Last week we introduced part one of Bill and Sue’s elder care journey, which began when the 68-year-old Sue could not return home from the hospital after a stroke. Instead, Sue was discharged to the Regal Rehabilitation Facility for Medicare-funded rehabilitation. If you want to experience the journey from the beginning, you may read part one of the story here:
Several weeks after being admitted to Regal, Sue was anxious to get home, but she was unable to move well enough to get out of bed without assistance. Bill was concerned about how to pay $375 per day for her care at Regal. He called Keystone Elder Law for a free phone consultation with the care coordinator, and then decided to schedule an appointment to speak with one of the lawyers.
At the initial appointment, Keystone’s attorney explained that Medicaid could be obtained to pay for Sue’s care almost immediately after Medicare coverage would end, but not without some restructuring of Bill and Sue’s financial resources. The process of determining which of Bill and Sue’s resources would be counted for purposes of Medicaid, and which would be excluded, confused Bill. The attorney reassured Bill that he would not lose his house or his personal income, and that the Keystone elder care team could help with everything.
The attorney reviewed Bill and Sue’s current estate plan, which included a revocable living trust (RLT). Bill did not remember why another attorney had recommended the RLT, other than it had something to do with avoiding probate and federal estate taxes. Bill was surprised to learn that only very high net worth individuals pay federal estate taxes, and that no RLT shelters
resources from the cost of skilled nursing care.
Bill and Sue’s financial power of attorney (POA) documents appointed Bill and Sue as one another’s agents, but no back-up agent was designated in the event that something would happen to either of them. Bill expected that this was because his children were much younger when the estate plan was initially completed. He agreed that now, either of his two adult children could be capable agents.
The POA documents did not make a provision to allow for unlimited gifting, as would be needed to accelerate Medicaid eligibility. As is usual and customary, their last will and testaments left everything unconditionally to the other spouse. If either Bill or Sue would die while the other spouse was in a long-term care facility, their present wills would expose their life savings to the cost of care for the surviving spouse, and no funds would remain for their children.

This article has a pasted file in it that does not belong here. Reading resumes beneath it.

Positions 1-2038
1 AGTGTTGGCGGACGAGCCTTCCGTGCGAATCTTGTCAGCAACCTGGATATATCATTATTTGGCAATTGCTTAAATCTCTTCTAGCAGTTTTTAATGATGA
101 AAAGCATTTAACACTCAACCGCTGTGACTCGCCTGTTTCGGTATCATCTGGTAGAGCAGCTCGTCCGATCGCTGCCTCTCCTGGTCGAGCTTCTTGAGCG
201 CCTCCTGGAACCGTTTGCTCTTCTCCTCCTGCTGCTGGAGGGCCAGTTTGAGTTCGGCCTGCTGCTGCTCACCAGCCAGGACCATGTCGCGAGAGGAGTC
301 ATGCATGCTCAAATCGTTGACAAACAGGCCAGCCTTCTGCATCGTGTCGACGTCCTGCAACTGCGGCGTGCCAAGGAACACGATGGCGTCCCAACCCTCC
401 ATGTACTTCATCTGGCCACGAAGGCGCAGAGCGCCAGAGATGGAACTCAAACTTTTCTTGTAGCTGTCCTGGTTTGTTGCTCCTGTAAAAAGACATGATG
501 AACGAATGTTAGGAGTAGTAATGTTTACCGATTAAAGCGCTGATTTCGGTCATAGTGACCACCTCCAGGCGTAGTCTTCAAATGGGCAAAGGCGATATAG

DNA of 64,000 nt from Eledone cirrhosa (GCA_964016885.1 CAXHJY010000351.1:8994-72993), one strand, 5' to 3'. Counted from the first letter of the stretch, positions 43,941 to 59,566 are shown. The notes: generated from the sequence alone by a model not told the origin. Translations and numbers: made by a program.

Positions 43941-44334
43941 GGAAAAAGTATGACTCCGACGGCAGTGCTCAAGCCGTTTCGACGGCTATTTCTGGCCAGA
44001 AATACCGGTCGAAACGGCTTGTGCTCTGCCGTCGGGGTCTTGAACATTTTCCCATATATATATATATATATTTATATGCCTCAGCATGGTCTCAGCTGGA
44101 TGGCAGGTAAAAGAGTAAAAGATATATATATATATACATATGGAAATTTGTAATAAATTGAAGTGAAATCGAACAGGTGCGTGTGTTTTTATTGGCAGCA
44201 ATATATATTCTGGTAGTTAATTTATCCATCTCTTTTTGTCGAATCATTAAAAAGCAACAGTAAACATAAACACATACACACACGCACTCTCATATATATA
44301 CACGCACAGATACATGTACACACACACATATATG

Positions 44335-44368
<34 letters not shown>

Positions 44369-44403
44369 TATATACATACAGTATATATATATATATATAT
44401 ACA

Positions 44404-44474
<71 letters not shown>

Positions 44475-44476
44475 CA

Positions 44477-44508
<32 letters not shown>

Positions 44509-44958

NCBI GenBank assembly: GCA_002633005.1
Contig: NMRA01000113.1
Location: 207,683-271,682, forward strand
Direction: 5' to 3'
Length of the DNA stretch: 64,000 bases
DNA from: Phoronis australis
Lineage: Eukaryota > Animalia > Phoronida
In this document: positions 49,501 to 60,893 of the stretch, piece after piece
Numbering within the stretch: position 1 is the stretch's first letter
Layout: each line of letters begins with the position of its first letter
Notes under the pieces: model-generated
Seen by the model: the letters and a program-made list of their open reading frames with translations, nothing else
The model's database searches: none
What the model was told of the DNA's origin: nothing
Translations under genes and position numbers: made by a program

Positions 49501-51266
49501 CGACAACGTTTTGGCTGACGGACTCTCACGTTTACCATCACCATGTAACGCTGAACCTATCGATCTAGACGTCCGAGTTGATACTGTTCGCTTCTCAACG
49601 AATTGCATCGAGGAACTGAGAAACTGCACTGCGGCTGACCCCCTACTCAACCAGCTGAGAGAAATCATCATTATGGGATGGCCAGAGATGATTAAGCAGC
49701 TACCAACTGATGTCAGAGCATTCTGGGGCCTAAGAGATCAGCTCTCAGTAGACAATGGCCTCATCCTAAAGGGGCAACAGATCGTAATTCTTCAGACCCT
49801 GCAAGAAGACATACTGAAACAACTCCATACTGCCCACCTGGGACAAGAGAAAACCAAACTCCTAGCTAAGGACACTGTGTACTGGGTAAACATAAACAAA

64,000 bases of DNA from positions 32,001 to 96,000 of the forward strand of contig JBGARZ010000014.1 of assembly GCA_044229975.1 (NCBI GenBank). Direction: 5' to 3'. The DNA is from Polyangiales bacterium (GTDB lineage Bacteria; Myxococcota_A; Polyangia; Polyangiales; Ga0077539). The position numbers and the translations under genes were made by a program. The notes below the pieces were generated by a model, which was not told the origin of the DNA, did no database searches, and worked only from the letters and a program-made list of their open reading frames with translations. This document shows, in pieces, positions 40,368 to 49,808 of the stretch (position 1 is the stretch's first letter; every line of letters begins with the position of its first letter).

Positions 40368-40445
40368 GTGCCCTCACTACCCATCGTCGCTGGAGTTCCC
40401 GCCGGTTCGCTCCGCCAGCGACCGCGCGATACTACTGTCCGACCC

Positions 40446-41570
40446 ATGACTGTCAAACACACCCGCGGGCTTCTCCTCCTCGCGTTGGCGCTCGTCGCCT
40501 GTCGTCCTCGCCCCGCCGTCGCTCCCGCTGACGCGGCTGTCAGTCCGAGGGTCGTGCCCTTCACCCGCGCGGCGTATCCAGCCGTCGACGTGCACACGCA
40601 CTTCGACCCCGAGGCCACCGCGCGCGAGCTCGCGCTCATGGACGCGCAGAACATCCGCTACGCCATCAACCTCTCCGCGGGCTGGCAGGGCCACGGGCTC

The lawyer explained that, while Keystone’s elder care guidance would first focus on the current and possible care needs of Bill and Sue, proactive estate planning would result in funds remaining for the couple’s children, Joe and Mary. Bill was pleased that it was not too late to save assets, despite the unexpected crisis of Sue needing long-term care that could cost nearly $150,000 per year.
Keystone’s attorney visited Sue in the Regal facility, and explained the estate planning suggestions with her. Keystone’s care coordinator and a Notary accompanied the lawyer a week later on his second visit to Sue to execute the estate planning documents. They also discussed Sue’s care plan.
Two months into the process, Regal’s rehabilitation department told Bill that they wanted to plan a home visit so that Bill could prepare to care for Sue at home. Bill called Keystone’s care coordinator and asked if this was normal, and what he should do. An appointment was scheduled for the Regal staff to meet at Bill and Sue’s home with Bill and the care coordinator.
Quickly, it became obvious that Bill and Sue’s home would require significant modifications to meet Sue’s needs for a wheelchair and hospital bed. Even if the home was modified to be more handicapped accessible, Sue had difficulty supporting her own weight, and required help to get in and out of bed and her chair. Bill was willing to help, but safety concerns were evident for both of them.
Regal suggested that since Bill couldn’t safely manage Sue at home, a discharge to Happy Acres Personal Care Home should be considered as an option. The care coordinator helped Bill object to that discharge on the grounds that Sue would need two people to assist her to get out of bed safely, and that federal regulations say that a need for such a level of care is reason enough to require skilled nursing care.
Regal responded that they “had no long-term care nursing beds available,” only short-term, Medicare-funded beds. Because Sue had adjusted to Regal and the care was excellent, Bill did not want to move her. Keystone staff explained to Bill that Regal had no personal animosity towards him or Sue, but that Regal could lose $50,000 per year in revenue if Sue stayed, since that is the difference between the private pay rate and the Medicaid reimbursement rate.
The lawyer explained how differences in state licensing requirements for skilled nursing facilities and personal care homes meant that Sue would get more staff attention and better care in Regal’s skilled nursing facility than a personal care home was designed to provide. Bill was surprised that, due to Medicaid, he would have less out-of-pocket cost for Sue’s care in the nursing home than in personal care, where Medicaid was not an option.